"Everyone signs their letter with a pen name, anonymously, and so this person signed their letter, 'Sincerely, Wrong Girl.' And I really wanted her to know that I didn't think she was the 'wrong girl.' It was that she's the right girl, but with the wrong guy. And I said actually more specifically, 'You're the right girl who has fallen for the age-old trick of falling for the fantasy guy, but winding up with the actual guy who, as it turns out, you might not actually like that much.' And so there's this poem by Muriel Rukeyser called 'Waiting for Icarus,' and the whole poem is amazing, but the beginning of the poem is:

He said he would be back and we'd drink wine together
He said that everything would be better than before
He said we were on the edge of a new relation
He said he would never again cringe before his father
He said that he was going to invent full-time
He said he loved me that going into me
He said was going into the world and the sky
He said all the buckles were very firm
He said the wax was the best wax

"I love this poem, because first of all, it suggests that women have been falling for the myth of men in lieu of the real man in front of us since, well, mythical times. And it's easy to get swept up in the stories we tell ourselves about people, especially when they're far away. The end of the poem goes:

I remember the girls laughing
I remember they said he only wanted to get away from me
I remember mother saying: Inventors are like poets,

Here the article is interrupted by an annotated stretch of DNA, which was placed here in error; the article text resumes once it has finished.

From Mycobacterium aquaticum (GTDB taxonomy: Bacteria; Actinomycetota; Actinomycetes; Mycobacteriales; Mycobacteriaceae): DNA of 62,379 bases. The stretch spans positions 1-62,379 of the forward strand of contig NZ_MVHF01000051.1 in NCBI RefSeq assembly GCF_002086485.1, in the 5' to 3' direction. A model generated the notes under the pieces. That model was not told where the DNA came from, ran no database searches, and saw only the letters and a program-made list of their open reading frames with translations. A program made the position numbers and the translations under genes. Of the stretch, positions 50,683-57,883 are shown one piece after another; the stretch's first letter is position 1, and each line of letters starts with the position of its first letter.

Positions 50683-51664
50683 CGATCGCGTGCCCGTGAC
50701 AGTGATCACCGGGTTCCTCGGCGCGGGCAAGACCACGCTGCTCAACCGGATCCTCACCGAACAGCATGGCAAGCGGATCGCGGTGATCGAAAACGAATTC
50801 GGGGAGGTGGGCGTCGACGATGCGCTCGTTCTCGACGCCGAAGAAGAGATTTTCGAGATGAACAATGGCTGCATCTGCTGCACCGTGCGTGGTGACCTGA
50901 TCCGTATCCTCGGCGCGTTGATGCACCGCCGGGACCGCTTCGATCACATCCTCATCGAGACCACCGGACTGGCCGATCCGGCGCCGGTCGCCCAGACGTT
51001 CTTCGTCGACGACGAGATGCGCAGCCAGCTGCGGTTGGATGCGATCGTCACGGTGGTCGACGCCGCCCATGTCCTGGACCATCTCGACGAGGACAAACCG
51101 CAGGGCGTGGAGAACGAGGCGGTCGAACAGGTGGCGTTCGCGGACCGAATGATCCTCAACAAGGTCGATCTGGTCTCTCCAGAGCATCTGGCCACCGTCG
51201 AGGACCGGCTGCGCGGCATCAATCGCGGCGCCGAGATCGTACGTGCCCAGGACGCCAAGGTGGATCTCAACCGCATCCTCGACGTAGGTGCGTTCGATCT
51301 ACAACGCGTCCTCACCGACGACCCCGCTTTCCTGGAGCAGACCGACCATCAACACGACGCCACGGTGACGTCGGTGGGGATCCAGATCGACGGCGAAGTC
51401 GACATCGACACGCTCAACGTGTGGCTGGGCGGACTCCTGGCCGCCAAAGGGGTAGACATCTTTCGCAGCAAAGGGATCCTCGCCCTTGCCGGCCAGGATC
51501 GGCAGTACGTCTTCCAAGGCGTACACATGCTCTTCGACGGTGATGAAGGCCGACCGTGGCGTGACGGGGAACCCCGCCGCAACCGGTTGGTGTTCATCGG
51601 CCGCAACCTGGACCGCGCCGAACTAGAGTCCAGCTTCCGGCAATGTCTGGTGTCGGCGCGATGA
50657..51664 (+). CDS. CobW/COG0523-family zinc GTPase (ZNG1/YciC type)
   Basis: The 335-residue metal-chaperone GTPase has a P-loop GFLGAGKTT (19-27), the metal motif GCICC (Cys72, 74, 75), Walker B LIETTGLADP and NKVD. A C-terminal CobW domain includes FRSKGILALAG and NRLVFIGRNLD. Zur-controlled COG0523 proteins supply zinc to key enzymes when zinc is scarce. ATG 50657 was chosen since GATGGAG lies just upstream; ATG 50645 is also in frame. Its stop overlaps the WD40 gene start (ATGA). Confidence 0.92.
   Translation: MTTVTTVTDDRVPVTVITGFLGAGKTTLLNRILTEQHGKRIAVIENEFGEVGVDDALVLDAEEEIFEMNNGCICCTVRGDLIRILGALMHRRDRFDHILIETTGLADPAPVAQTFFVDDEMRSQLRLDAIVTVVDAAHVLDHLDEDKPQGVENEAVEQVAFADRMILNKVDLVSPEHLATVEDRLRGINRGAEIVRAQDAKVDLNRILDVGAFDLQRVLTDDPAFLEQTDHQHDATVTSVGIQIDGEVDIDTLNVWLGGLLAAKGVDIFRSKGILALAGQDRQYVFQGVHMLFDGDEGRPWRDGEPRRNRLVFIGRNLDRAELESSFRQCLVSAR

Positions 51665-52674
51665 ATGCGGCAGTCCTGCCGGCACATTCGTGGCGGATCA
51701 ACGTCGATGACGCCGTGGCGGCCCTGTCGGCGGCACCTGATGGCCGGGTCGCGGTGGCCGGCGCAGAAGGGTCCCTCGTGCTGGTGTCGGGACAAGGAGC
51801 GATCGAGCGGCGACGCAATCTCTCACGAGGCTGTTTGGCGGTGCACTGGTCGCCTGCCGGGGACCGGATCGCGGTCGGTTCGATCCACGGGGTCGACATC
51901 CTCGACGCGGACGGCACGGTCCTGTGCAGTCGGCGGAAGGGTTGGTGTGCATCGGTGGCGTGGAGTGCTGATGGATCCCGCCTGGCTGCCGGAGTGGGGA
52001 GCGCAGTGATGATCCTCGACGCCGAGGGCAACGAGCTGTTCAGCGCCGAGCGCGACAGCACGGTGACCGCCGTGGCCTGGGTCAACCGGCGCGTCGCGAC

a trashy lot
I remember she told me those who try out inventions are worse
I remember she added: Women who love such are the
Worst of all
I have been waiting all day, or perhaps longer.
I would have liked to try those wings myself.
It would have been better than this.

Need your own poem? You can submit a letter to Poetry Rx's resident poets Sarah Kay, Claire Schwartz and Kaveh Akbar by emailing

Poems From 'No Matter The Wreckage'

by Sarah Kay

Here And Now

Here and now, I have only these hands,
this mouth, this skin as wide as a shoreline,
this beehive between my ears, this buzz, this buzz. You are the best thing I never planned.
This is the widest I can stretch my arms without dropping things. This is the first time I don’t care if I drop things. This is what dropping
things feels like. This is what happens when
the flowers wake up one morning and decide to smell human: it confuses us, makes us
reach backwards into places that are sharp,
feel around for things we’ve dropped. I have forgotten what I was looking for. It doesn't
seem important. You brought me flowers.
You made the bed. This is the widest I can
stretch my arms. This is all I have right now.

The Toothbrush To The Bicycle Tire

They told me that I was meant for the cleaner life;
that you would drag me through the mud.

They said that you would tread all over me,
that they could see right through you,

that you were full of hot air;
that I would always be chasing,

always watching you disappear after sleeker models—
that it would be a vicious cycle.

But I know better. I know about your rough edges
and I have seen your perfect curves.

I will fit into whatever spaces you let me.
If loving you means getting dirty, bring on the grime.

I will leave this porcelain home behind. I’m used to
twice-a-day relationships, but with you I’ll take all the time.

And I know we live in different worlds, and we’re always really busy,
but in my dreams you spin around me so fast, I always wake up dizzy.

So maybe one day you’ll grow tired of the road
and roll on back to me.

And when I blink my eyes into morning,
your smile will be the only one I see.

Savannah Maher produced this interview and edited it for broadcast with Peter O'Dowd. Jack Mitchell adapted it for the web.

This segment aired on February 14, 2019.


Robin Young Co-Host, Here & Now
Robin Young brings more than 25 years of broadcast experience to her role as host of Here & Now.